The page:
I can tell you why.  Happily, there is not an underlying or upperlying cancery reason for this which is in itself worth noting.  Rather the opposite in fact. It is because life in Yangon these days is really busy – Yangon is happening!!  Combine that with current good health, and the result is that I am spoilt for choice when it comes to activities and ways to spend my leisure time.

happening Yangon

This week was particularly busy.  On Monday our Book Club met, and we talked about Ali Smith’s Book “There but for the“. On Tuesday the new Yangon Photography Club met to share images on the first month’s theme – Transport.  I tend to see things a little differently, and one of my contributions (frog on a bike 🙂 ) for the evening was discussed, despite my camera being the only point and shoot in the group. This little frog was unexpectedly clinging on to my bike as I was leaving for my my regular swim and I was able to get a very quick shot.

Yangon 2013 018c

Very helpful to get suggestions and feedback and a spur to upgrade my camera.  Scary but exciting territory.

On Wednesday evening, our Writing Group met and we spent another inspiring and interesting evening, sharing our work and giving feedback to each other.  We assigned ourselves with a task for the next meeting – a try at flash fiction with a writing prompt.  It is good to try something new.  Also a bit scary though!

Half the week had already disappeared in a flurry of activity and energy.  And it did not stop there.  Thursday evening, saw a wonderful get together to bid a wonderful couple farewell as they prepare to leave Yangon at the end of their assignment.  It was one of those evenings when you really bask in a rosy flow of contentment in the company of special people.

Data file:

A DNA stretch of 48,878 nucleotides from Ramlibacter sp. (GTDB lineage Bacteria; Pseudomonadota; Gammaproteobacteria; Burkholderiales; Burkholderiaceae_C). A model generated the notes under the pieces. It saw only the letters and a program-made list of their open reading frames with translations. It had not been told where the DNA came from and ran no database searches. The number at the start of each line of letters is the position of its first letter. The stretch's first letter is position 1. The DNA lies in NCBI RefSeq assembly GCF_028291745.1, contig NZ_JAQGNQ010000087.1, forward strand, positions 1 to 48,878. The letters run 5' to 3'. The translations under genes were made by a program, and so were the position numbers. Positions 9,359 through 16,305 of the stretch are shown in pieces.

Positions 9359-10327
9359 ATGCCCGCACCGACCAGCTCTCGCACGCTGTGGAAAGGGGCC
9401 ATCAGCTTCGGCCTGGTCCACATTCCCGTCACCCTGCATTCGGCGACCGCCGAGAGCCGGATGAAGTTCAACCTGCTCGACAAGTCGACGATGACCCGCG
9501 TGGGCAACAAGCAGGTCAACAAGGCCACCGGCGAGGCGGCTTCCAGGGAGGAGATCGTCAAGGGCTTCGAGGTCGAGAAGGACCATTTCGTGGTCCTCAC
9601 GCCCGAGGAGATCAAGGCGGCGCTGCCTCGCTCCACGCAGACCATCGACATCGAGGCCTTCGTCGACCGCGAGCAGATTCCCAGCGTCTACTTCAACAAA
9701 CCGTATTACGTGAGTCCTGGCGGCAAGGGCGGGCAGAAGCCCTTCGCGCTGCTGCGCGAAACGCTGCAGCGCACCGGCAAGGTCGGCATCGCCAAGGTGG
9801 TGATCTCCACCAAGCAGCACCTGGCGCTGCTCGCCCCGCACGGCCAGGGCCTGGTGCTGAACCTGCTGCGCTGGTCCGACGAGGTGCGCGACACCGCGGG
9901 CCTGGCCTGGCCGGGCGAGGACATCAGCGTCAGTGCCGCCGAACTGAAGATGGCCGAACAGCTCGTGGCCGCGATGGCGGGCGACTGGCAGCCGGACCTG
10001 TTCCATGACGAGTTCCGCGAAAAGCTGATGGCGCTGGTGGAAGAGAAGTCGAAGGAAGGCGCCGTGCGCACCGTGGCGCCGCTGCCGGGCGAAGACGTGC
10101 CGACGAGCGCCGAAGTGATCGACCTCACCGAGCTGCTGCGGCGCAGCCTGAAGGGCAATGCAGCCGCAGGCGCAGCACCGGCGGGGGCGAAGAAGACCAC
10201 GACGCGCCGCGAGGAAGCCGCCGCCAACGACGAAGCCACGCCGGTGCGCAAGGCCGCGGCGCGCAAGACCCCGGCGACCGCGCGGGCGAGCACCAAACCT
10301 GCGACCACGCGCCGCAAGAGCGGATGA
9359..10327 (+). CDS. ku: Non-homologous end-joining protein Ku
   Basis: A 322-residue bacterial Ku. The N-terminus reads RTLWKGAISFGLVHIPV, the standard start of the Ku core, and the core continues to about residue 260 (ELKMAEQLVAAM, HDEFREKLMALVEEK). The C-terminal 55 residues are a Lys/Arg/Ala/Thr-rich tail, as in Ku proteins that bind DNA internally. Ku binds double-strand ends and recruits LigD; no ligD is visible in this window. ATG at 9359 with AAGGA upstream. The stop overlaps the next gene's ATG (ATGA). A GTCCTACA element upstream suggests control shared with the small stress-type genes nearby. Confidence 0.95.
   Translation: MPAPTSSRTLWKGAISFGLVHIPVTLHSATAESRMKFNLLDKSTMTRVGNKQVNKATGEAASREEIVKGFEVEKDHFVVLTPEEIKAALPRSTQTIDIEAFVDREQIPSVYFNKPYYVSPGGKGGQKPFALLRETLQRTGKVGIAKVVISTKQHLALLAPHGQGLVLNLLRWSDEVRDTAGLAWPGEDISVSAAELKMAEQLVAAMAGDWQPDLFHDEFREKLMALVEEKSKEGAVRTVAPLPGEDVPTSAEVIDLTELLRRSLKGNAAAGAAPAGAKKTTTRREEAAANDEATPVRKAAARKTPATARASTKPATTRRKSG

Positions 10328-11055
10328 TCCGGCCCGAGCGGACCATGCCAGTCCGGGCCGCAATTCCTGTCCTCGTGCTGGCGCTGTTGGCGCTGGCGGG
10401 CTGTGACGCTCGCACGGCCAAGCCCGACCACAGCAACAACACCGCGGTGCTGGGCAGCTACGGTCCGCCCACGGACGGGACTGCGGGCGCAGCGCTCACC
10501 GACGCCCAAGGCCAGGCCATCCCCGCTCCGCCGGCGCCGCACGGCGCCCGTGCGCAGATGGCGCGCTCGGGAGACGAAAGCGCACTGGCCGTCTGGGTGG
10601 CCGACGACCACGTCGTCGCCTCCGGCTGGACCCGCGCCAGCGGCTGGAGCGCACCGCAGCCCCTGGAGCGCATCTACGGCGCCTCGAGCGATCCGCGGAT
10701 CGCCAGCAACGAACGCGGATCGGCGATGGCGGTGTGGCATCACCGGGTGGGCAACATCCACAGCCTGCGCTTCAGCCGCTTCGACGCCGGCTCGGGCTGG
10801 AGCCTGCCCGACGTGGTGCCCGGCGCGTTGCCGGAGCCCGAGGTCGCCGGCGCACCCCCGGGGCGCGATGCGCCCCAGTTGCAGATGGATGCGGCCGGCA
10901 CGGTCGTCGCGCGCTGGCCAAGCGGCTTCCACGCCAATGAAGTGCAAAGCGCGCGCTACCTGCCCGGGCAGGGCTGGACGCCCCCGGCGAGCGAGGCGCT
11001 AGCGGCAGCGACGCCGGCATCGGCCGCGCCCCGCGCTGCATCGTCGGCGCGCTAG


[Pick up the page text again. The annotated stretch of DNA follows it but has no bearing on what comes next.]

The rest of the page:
And then it was Friday evening and the working week already over.  In addition to the evening activities, I enjoyed my daily cycle (now up to 6.5 km every morning) and half mile swim.

There are so many options and choices in the city – have a look at the WhatsonYangon site to get a sense of the variety.  If you have a look at the “blogs from here” links on the right hand side bar of this page, you will also see that the number of blogs is growing.

The city is happening indeed!

irrawaddylitfest

And that is why I am not quite ready to share my experience of the recent Irrawaddy Literary Festival.  But it is coming very soon, I promise!

From gutted to gushing!

From the moment I heard that the Irrawaddy Literary Festival was to take place in Yangon, I have been in a state of undisguised anticipation.  I booked a day’s leave for the first day on Friday and managed to protect the time.

So to say I was gutted when I awoke in the early hours of Friday morning, with tell-tale stomach cramps and all the other signs of a nasty stomach bug, would be a highly accurate description of my physical as well as emotional being.  I was violently ill all day and was unable to venture far from bed let alone get dressed and head anywhere near the festival. There are some things which just cannot be rationalised, and are just plain not fair!

By Saturday morning, although still not truly back to full strength, I was at least able to head outside, and slowly made my way mid morning to the Festival.  From that moment onwards, I spent the most amazing time.  My whole bookcase seems to have come to life with such a wealth of well known writers as well as authors new to me being all around me.  I listened to wise and inspiring words, chatted with the real people who own the names I have seen on my bookshelf day in and day out, and I turned into one gushing “I-just-loved-your-wonderful-book-and-fascinating-talk” groupie in a frighteningly short period of time. I am not quite sure how otherwise to articulate that in a non gushing way.

Listening to poetry at Irradaddy LIterary Festival,  as the sun setts on Inya Lake

Listening to poetry at Irrawaddy Literary Festival, as the sun sets on Inya Lake

The sun has set on this first Literary Festival, and I have a great deal to share,  about the ideas and inspirations I have gained and the conversations I have been part of.  This is a very quick preview for now…………..